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Onyx reviews: Darwin's Blade by Dan Simmons

With Darwin's Blade, Dan Simmons continues his exploration of suspense with a pulse-quickening action adventure. The versatile author has previously proven his skill in horror, science fiction, fantasy and historical fiction.

The novel is a cross between a techno-thriller, a suspense novel and a gritty detective mystery. As is his custom, Simmons blends existing elements into a new fusion. Darwin's Blade is not a superficial thriller—it has a depth and breadth that enlightens while it entertains. Simmons may write car chases, but he fills them with intelligent and intricate details, transcending typically mindless action scenes.

The Darwin Awards are conferred upon people who remove themselves from the gene pool in spectacularly stupid ways. Numerous urban legends have evolved as putative winners of these awards and it is with one of these that the novel opens. Aptly named protagonist, Darwin Minor, an expert in accident scene reconstruction, is summoned to investigate an incident involving a car that has been "super-charged" with a rocket engine. The crash scene is a splatter mark on the side of a mountain where the ill-advised driver and his vehicle ultimately came to rest.

This is the first of many unique incidents that Minor investigates, some of which Simmons has culled from real or fictitious reports circulated on the Internet. Darwin Minor is the Sherlock Holmes of accident reconstruction. He pieces together unusual chains of events using his power of observation, his knowledge of physics and his awareness of human behavior.

Minor and his associates detect a link between several bizarre accidents and suspect a complex insurance fraud at work. What is strange is that many of the participants in the suspected fraud are winding up dead at the scene. Along with his bosses and FBI Investigator Sydney Olsen, Minor tries to figure out who is behind the conspiracy. With the investigation barely underway, Minor becomes the target of an attempted assassination by two Russian mafia hit men. Someone feels threatened, but the team isn't sure where the investigation has gotten so close to the truth that it could cause this type of reaction.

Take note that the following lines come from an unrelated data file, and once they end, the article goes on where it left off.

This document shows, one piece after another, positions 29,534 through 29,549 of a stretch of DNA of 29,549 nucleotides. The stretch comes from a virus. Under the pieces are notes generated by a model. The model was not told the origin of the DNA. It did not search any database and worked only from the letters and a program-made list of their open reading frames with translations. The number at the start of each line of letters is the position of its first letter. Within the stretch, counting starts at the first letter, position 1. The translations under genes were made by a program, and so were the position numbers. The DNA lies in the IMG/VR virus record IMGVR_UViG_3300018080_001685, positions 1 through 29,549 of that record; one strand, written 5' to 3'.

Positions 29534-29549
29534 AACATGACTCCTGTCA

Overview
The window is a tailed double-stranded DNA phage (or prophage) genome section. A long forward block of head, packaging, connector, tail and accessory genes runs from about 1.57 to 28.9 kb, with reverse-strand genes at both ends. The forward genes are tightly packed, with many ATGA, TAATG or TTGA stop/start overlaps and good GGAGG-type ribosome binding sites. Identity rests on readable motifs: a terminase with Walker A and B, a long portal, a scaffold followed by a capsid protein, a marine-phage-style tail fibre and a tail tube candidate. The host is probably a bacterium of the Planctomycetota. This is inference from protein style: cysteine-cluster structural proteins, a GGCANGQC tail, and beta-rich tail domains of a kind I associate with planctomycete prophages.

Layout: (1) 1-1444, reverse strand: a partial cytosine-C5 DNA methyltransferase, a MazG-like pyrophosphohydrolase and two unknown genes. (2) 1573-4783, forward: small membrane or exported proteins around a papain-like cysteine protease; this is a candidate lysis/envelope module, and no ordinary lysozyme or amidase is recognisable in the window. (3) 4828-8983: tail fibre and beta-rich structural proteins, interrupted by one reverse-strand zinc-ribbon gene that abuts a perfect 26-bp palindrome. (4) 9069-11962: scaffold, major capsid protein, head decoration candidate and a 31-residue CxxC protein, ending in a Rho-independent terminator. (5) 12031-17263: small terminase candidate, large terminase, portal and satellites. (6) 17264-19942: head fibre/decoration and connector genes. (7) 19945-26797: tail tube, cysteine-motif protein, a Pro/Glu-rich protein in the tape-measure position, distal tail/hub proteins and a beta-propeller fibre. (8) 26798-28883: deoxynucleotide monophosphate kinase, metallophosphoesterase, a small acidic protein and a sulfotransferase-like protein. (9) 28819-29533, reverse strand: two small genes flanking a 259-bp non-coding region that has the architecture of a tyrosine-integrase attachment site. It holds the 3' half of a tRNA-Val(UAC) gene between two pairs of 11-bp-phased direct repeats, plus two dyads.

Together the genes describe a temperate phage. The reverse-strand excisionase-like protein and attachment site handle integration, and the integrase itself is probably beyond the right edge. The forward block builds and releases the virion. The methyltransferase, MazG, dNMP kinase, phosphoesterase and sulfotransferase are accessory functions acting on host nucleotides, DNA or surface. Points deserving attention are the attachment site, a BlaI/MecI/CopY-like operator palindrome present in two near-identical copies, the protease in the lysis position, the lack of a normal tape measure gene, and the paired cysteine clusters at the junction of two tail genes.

Minor is a lone wolf. He tries to work with the expanding investigation, but ultimately reverts to old, established survivalist behavior. At nineteen, he served in Vietnam as an expert sniper. He is intelligent and courageous but has phobias and aversions (flying, guns, relationships) that keep him from being just another larger-than-life hero.

His awkward courtship with Investigator Olsen is charming and realistic. He has been relationship-free in the ten years since he learned that his wife and baby were on board a plane whose crash he was investigating. Simmons portrays a tortured soul who is reawakening to life at the same time as he is fighting to stay alive.

Simmons has done his research, and injects large doses of detail into the novel. Most of it is delivered in palatable portions, although he occasionally lapses into extended passages that may be hard for a non-scientist to swallow. Stephen Hawking got away with only one equation in "A Brief History of Time" -- Simmons has one three-page passage that describes the velocity achieved by the victim of a human-vehicle collision in minute mathematical detail.

Minor and Olsen slowly work out the elaborate pyramid of the conspiracy, which extends to include highly visible personalities. As they draw the net around their suspects, the tension builds steadily, culminating in a dramatic sniper duel at Minor's cabin retreat. Here, Simmons orchestrates a gripping finale that will keep the reader turning pages as his heroes face seemingly overwhelming odds.

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